It was Martin Luther King Jnr. who stated famously that “injustice in health is the most shocking of all inequalities.” (Norris & Nissenson, 2008) Iniquity and injustice in the health sector is facilitated by social-demographic variables such as gender, socioeconomic status, and race, which all play a center stage role in creating health disparities among communities (Chen, Martin, Mathews, 2006). These characteristics affect a wide category of groups which includes children, the elderly, and women. Basically, individuals from high income backgrounds often enjoy lower mortality rates in comparison to those from poor backgrounds because of their economic status. Similarly, and with regard to race, the white population in America, for example, exhibits lower mortality rates as opposed to that of African Americans. This variance is repeated over and over within every category that maybe susceptible to health discrimination. The purpose of this research paper is to critically examine the effects of race, gender and socioeconomic status on the health of Hispanic women in the state of Arizona.
Effects of Ethnicity, Gender and Socioeconomic Status on Hispanic Women in Arizona
According to the US Department of Health and Human Services (2009), there exists a close relationship between gender, and the likelihood of good health, or the prevalence thereof, of certain illnesses or disorders. Certain health anomalies are unique only to men, while on the other and, other still might be found to affect women alone. Therefore, the gender of a particular individual might dictate to a certain extent, some of the ailments that may become visible in the course of life. An example is breast cancer, which is peculiarly dominant in women. Hispanic Women living in Arizona would be considered a minority group based on both gender and ethnicity classifications. Therefore, they face double hardships in relation to health inequalities.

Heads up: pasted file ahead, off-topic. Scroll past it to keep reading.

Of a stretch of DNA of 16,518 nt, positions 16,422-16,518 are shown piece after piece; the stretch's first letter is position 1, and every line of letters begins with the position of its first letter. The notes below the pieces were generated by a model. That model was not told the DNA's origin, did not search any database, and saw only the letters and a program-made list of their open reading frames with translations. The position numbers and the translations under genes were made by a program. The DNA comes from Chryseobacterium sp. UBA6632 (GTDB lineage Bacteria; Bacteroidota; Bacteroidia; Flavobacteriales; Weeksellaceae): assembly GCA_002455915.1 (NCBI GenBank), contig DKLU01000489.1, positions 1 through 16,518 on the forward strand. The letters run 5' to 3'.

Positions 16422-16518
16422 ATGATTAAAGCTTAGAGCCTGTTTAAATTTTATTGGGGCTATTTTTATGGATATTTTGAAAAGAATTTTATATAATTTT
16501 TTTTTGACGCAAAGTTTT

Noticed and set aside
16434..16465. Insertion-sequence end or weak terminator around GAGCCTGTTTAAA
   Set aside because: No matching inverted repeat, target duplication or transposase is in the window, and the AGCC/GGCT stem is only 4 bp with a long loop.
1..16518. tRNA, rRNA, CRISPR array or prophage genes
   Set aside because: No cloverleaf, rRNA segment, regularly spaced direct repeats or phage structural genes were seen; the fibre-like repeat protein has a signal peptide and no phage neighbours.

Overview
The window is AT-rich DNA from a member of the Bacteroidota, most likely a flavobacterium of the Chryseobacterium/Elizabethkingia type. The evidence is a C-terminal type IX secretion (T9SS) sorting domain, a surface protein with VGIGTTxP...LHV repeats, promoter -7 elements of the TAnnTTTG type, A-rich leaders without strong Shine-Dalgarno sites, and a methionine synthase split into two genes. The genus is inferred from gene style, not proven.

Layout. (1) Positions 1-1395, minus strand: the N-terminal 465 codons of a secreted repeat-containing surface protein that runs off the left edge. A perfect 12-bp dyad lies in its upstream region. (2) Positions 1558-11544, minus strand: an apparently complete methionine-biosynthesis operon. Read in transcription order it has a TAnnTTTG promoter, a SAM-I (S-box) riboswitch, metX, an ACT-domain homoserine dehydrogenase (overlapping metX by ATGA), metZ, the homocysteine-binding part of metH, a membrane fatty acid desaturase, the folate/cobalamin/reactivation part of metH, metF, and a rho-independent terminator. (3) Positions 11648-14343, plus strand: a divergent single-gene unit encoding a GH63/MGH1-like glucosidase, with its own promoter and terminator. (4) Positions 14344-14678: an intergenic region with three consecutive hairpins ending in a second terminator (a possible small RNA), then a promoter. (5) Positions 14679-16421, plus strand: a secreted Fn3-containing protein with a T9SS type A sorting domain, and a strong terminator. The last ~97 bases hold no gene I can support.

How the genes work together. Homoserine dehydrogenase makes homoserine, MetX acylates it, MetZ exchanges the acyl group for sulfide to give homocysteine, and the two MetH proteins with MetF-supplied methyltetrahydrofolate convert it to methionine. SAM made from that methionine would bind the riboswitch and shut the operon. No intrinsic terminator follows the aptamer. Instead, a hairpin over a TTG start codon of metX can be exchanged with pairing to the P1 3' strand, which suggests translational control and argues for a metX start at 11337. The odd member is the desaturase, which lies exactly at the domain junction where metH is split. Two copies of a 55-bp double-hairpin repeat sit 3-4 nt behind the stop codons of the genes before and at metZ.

Perhaps the biggest effect of health inequality or discrimination among this population is an increase in mortality rates. It should be noted that in addressing the effect of ethnicity, that of socioeconomic status will be addresses too, because of the close relation between the two. This is exemplified by the fact that Hispanic women face discrimination due to their race in terms of health access, occurs by virtue of the fact that this particular group comes from low economic backgrounds. Increased mortality rates among Hispanic women in Arizona is factored in as originating from the lack of health insurance, and poor social living standards brought about by poverty. For example, compared to white women in Arizona, Hispanic women in the same state are especially more likely to obtain abortions, which as many would agree, would prove disastrous if not performed by a qualified physician. Yet it costs quite a lot for such operations, and the Hispanic women of Arizona cannot afford such healthcare benefits.
It is important...